Identification and Management of Fall Webworm (E2695)


September 15, 2016 - Author: Deborah McCullough

Identification and Management of Fall Webworm

In mid- to late summer, you may notice silk webs beginning to form around the shoots and leaves of your shade trees. If you look closely, you may see numerous small, hairy caterpillars inside the webs. Over the next several days, the webs become larger and more unsightly. Chances are good that you have a fall webworm infestation. What will fall webworms do to your trees? What should you do about it? The answers to these questions are presented here.

Distribution and Hosts

The fall webworm (Hyphantria cunea Drury) (Lepidoptera: Arctiidae) is native to North America and is found throughout most of the United States and southern Canada. Caterpillars construct large, unsightly webs on the outer ends of tree branches (Fig. 1) while they feed in late summer and early autumn.


Figure 1. Silk webs constructed by fall webworm caterpillars enclose foliage and twigs.

Although a few extensive outbreaks have occurred in eastern North American forests, the fall webworm is primarily a pest of ornamental and shade trees. It will feed on the leaves of at least 80 species of shade, nut and fruit trees. In the eastern United States, the fall webworm usually prefers to feed on the foliage of hickory, walnut, American elm, fruit trees and some maples. It will not feed on evergreen trees such as pines or spruces.

In the United States, many of our most important forest pests, such as gypsy moth, Dutch elm disease and chestnut blight, are natives of Europe or Asia. Fall webworm is one of the rare cases — a North American insect that has become a pest overseas. It was accidentally introduced into Europe around 19401 and now feeds on more than 200 plant species in Europe and more than 300 species in Asia.

Identificaation and Life Cycle

Fall webworm caterpillars have black or red heads and pale green to yellow bodies. Long white or gray hairs arise from two rows of black or reddish bumps called tubercles that run down the back (Fig. 2). Young caterpillars feed in colonies within the web (Fig. 3); older caterpillars may leave the web and feed individually. When disturbed, small caterpillars often rear back and forth or make jerky movements in unison to startle potential predators. Fall webworm caterpillars go through up to 10 molts before they complete their feeding, growing progressively larger with each molt. Caterpillars will be about 1 inch long when fully developed. Fall webworm caterpillars can be found from June through October, but most are present in late July and August.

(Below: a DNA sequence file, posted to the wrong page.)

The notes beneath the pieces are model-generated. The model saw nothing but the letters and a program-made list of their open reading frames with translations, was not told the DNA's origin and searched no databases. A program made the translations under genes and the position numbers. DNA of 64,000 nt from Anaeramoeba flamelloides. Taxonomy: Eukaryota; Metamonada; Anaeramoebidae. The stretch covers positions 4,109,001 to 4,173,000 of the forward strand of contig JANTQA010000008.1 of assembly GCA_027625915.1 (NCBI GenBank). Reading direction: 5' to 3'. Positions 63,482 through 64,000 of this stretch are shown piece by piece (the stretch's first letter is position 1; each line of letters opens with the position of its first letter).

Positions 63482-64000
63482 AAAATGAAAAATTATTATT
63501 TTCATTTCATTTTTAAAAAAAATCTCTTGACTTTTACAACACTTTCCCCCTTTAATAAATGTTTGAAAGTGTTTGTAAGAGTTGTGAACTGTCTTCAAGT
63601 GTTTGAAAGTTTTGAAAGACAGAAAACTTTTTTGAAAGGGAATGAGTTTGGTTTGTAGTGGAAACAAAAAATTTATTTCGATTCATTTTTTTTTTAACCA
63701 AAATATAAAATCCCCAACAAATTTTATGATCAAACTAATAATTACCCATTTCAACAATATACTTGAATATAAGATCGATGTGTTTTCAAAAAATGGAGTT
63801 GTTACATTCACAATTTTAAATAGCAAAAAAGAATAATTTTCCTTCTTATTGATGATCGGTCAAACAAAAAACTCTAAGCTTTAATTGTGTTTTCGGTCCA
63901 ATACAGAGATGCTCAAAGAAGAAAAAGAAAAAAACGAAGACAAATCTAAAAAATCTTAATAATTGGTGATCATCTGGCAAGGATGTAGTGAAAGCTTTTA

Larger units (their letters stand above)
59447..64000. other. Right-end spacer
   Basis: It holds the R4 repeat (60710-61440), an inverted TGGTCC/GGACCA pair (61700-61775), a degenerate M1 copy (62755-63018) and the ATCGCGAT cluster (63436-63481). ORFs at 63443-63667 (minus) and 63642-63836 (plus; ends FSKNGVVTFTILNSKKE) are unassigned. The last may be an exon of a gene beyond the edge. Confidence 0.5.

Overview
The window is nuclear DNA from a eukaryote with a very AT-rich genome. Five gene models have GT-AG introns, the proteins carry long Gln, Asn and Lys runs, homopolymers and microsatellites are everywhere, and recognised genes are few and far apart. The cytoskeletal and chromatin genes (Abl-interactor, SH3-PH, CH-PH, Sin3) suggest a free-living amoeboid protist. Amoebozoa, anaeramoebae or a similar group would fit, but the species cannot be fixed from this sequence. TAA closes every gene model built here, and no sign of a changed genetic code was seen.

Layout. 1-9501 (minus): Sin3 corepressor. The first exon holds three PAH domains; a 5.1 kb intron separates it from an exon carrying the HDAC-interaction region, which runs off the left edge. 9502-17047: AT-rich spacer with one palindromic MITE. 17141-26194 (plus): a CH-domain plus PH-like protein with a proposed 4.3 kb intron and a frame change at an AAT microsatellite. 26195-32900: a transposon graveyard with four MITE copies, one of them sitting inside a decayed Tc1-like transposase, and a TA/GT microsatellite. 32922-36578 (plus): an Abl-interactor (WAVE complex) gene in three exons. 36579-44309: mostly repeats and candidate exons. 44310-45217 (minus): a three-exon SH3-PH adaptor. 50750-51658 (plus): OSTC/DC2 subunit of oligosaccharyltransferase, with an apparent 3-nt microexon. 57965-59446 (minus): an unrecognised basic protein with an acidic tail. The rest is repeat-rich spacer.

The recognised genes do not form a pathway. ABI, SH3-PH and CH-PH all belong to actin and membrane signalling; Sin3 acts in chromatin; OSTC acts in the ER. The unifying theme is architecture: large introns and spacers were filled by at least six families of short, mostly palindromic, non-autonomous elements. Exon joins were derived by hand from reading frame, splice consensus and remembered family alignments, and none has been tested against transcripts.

Figure 2. Fall webworm caterpillars have long, silky hairs.

Once caterpillars have completed their feeding, they move into bark crevices of the tree or down to the soil, where they spin cocoons. In northern states and Canada, the fall webworm has one generation per year and overwinters in the cocoon stage. In southern states, there may be up to four generations per year.


Figure 3. Young caterpillars typically feed in colonies within the web.

Fall webworm moths are attractive white tiger moths (Fig. 4). In northern states and in eastern Canada, moths are usually all white; in southern states, moths are white with black markings on their wings. Moths emerge between May and July and mate. Each female lays up to several hundred eggs on the undersides of leaves and covers the egg mass with hairs from her abdomen. Eggs hatch in midsummer.


Figure 4. A fall webworm moth laying eggs on a leaf.